I got a ‘friendship book’ from Sandy Millin on Saturday. I’m returning it today.

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When I was in school, we had special friendship books to be filled in by our friends. The questions posed there varied (a typical set would include about 10-15 personal questions). Some books would also include challenges, e.g. ‘draw a flower’ or ‘spit a piece of gum and measure the distance’ (boys’ books always had more elaborate challenges). Every book would also have a secret question the answer to which would be folded and hidden from the public eye and could be read only by the book’s owner (needless to say, it was always the question the answers to which you’d read first). These books meant a lot to us. The very fact that you were asked to fill in someone’s book would mean that you were friends, while the number of the ‘respondents’ would show your popularity among classmates. I still keep a whole book filled up in that way.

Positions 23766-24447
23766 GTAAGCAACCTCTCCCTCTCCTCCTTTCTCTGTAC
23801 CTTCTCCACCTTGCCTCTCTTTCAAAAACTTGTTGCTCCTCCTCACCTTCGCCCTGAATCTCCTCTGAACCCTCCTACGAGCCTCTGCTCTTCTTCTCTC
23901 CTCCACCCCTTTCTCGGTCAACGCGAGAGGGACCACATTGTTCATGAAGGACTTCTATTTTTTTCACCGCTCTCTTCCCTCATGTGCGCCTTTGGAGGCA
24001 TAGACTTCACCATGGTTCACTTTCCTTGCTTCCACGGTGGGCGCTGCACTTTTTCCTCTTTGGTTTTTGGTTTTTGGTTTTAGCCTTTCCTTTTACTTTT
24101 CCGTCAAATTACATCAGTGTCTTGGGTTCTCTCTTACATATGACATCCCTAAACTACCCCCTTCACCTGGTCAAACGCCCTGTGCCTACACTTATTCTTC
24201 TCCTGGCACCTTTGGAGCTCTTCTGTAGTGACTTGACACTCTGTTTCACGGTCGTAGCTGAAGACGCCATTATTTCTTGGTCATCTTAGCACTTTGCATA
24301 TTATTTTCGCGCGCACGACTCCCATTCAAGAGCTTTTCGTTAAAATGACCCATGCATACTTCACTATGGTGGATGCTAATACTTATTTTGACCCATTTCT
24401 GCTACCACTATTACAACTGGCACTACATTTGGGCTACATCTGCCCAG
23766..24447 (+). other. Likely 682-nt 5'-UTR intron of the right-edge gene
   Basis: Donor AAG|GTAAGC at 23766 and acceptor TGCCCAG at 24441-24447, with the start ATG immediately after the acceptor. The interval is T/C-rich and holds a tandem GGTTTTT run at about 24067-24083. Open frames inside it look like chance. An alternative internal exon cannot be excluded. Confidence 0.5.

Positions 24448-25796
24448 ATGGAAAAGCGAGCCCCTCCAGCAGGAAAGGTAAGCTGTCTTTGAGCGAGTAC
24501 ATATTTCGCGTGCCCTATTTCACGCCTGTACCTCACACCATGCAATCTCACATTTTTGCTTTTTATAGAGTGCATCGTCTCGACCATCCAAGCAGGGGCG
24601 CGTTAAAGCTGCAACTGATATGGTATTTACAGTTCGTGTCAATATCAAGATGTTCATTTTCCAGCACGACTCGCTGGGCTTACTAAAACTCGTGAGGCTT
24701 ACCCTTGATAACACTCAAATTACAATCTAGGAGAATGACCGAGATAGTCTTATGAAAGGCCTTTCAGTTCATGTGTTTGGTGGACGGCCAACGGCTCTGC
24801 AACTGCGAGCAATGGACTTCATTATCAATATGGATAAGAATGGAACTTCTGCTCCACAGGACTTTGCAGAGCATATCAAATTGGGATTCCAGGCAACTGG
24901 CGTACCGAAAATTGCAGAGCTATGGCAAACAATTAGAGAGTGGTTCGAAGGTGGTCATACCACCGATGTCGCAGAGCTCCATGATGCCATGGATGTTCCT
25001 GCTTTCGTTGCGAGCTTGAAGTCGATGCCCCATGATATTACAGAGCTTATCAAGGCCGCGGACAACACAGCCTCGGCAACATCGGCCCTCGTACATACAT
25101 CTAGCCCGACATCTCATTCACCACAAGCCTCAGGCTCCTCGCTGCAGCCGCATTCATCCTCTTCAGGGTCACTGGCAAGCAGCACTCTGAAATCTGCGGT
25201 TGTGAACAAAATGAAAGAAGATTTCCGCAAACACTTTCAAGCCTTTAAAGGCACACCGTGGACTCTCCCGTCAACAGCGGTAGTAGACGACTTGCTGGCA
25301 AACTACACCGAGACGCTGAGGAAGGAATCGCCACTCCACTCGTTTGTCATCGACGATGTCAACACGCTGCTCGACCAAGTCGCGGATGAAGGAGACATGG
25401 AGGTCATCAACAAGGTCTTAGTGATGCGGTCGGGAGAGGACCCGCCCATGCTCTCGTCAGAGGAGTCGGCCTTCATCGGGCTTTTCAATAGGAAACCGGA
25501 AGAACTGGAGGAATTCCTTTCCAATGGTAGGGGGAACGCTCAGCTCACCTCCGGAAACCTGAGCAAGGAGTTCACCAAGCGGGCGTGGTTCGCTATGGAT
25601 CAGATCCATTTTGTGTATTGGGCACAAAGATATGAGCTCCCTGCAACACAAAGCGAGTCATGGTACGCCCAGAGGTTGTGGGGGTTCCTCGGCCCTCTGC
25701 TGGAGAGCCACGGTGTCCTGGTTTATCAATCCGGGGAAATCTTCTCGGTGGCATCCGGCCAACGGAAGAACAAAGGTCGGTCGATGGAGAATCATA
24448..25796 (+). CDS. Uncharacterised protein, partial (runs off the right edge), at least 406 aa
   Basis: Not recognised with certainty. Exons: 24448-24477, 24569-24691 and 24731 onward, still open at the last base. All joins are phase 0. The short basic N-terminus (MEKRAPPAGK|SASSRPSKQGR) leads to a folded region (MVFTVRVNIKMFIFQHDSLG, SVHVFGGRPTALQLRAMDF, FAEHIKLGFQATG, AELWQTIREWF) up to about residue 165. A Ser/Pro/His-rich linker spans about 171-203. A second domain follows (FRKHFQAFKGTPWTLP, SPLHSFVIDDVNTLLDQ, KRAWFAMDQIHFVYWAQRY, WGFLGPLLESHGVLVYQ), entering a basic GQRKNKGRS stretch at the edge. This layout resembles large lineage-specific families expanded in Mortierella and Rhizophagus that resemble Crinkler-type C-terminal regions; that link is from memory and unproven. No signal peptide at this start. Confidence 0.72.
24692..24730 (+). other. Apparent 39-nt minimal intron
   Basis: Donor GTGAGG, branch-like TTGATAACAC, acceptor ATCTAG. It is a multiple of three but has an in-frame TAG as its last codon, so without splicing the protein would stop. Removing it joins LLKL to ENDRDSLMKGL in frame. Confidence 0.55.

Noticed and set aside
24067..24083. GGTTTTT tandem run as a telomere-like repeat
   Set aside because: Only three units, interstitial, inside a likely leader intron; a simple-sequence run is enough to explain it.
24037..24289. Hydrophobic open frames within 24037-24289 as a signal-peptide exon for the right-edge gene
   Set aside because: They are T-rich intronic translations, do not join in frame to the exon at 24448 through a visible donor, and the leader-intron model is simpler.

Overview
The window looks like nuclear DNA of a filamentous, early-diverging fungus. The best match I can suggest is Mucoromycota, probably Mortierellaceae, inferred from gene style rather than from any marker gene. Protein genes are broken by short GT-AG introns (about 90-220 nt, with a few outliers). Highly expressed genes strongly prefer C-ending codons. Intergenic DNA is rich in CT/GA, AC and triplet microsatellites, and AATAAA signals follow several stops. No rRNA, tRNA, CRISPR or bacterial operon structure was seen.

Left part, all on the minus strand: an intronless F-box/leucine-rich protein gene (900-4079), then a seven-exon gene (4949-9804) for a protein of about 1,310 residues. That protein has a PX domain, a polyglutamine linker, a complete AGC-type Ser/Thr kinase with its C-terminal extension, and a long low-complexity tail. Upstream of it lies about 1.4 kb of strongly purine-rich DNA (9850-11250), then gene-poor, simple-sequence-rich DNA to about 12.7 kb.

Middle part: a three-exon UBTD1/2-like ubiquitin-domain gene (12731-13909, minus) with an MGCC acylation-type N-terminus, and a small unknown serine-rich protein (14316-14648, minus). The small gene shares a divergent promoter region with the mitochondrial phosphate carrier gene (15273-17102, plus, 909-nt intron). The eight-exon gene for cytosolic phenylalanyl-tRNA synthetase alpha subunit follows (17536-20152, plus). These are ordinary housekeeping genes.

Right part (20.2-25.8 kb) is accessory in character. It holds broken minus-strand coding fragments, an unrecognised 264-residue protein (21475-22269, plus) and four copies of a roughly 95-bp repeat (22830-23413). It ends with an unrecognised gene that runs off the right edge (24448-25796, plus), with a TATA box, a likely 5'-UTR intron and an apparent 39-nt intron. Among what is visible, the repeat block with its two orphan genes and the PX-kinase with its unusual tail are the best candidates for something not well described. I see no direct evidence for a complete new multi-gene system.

Friendship books ceased to exist long ago, yet it might be worthwhile to revive them for learning purposes.

1. In-class activity: Hand out a sheet of paper to each student. Ask them to write down one question they’d like to ask their groupmates. Get them to rotate the questions until everyone gets their questions back. Additionally, ask students to vote for the answers they like (+1) before they give their own answer. Have students present a summary of the answers given with the ‘most popular’ answer.

2. Out-of-class activity:  Ask your learners to make a friendship book (at the beginning of the year) , write a set of ‘get-to-know you’ questions and get their friends (classmates) to answer them.

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And here goes my ‘friendship book’ or 11 things challenge.

1. Acknowledge the nominating blogger

Super-Adventurous-Nice-Dedicated-Your energy never ceases to amaze us Sandy Millin.

2. Share 11 random facts about yourself. 

  • I do my best under pressure (which probably explains why I’m writing this blog post with deadlines for reports looming).